We are born imperfect and prone to temptation as a result of the Fall. But even before God created Adam and Eve, He knew they would succumb to temptation. He knew they would screw up and already had their punishment in store. Our mere existence today was never meant to take place in the garden of Eden. God knew we'd never see it in our lifetime. He was here, watching over our future selves, even when we were children, even before we were born here on Earth. He is all places at all times. So why write the Law? Why make all these rules? Why if He knows what will happen before it happens does He expect us to follow His instructions? Especially knowing that we will try to do it the easy way, bending the rules a bit to make it easier for us, and then going to church and hiding our shame, all the while pointing fingers at those who've been caught sinning. Here's the truth. In Romans, chapter 3, the apostle Paul illustrates this point with a paraphrase of the focus of Psalms 14, 53 and Ecclesiastes 7. "There is no one righteous, not even one."

What does this mean? What God says to me is that none of us are capable of obediently following the entire Law as set out in the books of Moses. None of us as we are today are worthy of Heaven. And since sacrifices will no longer cleanse our souls of sin, we are walking around the world just reeking of sin every day. As good, godly and righteous as we try to be, the harsh words we said to our peers as children still cling to us. The time we kept the extra change we got as a result of the cashier's mistake, or the time we looked too long at that attractive person on the beach, or the time we struck a deal with the Lord to save our child from illness which we never honoured though He did; these things are stuck to us and we carry them through our lives. The slightest of these is enough to bar us from entering the glorious gates of Heaven, to void our ticket, as it were. And with only sinners as examples to follow through our lives, it is absolutely impossible to remain sinless. In the end, the Law was created by God to serve as a guideline, but also as a reminder that we are unable to follow it completely and that we need Him to save us from ourselves.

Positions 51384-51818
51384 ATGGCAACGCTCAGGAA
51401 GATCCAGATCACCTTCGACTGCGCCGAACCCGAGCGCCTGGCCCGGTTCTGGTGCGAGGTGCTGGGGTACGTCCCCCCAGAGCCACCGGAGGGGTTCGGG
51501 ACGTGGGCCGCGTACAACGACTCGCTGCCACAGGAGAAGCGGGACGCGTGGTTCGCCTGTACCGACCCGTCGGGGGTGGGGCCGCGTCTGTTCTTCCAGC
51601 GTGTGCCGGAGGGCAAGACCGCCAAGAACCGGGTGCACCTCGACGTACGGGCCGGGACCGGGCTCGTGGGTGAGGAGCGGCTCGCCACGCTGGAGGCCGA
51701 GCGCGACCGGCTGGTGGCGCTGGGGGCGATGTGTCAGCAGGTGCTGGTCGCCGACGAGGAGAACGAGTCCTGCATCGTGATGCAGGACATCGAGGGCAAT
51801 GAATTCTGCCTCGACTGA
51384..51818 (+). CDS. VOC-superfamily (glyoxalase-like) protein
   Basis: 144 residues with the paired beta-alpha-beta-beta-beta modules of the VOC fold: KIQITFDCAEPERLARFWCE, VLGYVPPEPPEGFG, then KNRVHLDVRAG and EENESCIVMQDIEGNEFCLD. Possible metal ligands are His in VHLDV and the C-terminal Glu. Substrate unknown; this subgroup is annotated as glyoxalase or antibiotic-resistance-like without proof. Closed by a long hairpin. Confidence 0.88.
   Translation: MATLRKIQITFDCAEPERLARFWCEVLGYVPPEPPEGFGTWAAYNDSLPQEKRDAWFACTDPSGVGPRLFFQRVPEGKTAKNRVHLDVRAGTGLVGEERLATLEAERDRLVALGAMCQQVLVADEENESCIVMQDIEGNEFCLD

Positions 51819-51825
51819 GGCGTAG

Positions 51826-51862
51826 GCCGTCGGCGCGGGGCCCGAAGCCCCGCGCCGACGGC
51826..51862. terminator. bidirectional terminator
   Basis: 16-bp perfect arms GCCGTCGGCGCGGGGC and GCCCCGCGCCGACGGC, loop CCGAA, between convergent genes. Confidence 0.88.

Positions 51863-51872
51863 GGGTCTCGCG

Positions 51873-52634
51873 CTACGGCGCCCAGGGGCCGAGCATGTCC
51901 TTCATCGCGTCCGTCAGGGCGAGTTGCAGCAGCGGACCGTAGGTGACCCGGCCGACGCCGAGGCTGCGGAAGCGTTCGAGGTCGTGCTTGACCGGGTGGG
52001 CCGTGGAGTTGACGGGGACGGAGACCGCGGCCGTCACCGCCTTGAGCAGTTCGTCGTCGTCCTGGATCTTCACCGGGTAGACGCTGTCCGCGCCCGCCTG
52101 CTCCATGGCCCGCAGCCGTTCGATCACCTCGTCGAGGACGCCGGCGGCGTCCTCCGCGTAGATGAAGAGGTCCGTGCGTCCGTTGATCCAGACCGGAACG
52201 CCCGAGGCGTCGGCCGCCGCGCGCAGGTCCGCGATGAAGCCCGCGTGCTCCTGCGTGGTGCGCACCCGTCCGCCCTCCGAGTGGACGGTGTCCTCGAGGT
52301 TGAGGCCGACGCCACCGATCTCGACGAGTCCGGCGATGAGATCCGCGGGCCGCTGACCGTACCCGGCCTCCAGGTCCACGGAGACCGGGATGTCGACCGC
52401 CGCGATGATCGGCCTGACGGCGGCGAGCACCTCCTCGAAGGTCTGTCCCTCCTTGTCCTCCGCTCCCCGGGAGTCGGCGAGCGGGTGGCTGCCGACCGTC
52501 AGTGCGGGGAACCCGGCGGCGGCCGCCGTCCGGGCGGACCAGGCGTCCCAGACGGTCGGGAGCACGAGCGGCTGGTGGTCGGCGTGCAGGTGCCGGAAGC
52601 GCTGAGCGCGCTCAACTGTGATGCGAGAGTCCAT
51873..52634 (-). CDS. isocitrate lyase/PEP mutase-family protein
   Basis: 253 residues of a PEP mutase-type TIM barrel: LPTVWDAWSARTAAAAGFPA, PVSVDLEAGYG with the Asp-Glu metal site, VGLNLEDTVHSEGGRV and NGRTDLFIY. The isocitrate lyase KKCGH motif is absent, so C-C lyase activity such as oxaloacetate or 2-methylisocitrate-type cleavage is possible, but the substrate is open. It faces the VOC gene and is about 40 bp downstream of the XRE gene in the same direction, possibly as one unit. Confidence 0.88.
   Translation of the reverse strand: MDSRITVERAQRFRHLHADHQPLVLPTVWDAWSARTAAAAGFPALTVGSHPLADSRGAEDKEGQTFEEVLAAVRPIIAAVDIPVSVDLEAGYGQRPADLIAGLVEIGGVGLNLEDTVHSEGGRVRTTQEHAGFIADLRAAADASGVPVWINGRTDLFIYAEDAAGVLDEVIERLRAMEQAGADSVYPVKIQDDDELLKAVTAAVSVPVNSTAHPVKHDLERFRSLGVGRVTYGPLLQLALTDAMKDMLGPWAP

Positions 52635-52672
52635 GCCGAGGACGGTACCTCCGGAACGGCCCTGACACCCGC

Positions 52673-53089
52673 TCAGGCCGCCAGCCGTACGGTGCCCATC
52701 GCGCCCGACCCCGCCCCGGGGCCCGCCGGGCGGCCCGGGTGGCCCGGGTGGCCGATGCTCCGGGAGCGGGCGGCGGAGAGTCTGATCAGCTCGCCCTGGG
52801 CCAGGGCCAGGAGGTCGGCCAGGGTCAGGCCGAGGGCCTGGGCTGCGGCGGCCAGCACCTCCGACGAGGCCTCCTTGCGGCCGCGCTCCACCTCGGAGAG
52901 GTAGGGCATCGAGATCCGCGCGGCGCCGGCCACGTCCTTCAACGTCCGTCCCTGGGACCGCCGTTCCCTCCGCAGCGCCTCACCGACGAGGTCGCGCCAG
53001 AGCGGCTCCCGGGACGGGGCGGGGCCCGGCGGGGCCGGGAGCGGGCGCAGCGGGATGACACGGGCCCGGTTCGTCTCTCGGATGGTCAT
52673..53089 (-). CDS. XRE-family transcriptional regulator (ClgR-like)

My wife and I came into this church as sponges, soaking up as much of God's holiness and Jesus' way as we could. We look to the elders, the pastoral team and the older, more experienced Christians with whom we worship the Lord to help guide our steps in our walk with Jesus, but in essence, is this not the blind leading the blind? Honestly, I love my new friends dearly, and look up to them when I get discouraged in my own journey. They have an understanding of Jesus' way that I can learn much from. Yet, I must also bear in mind that they, too are sinners, and therefore are an imperfect example. Therefore I must line up their advice with the Word of God and ask this question: What would Jesus do? Is he not the literally perfect example?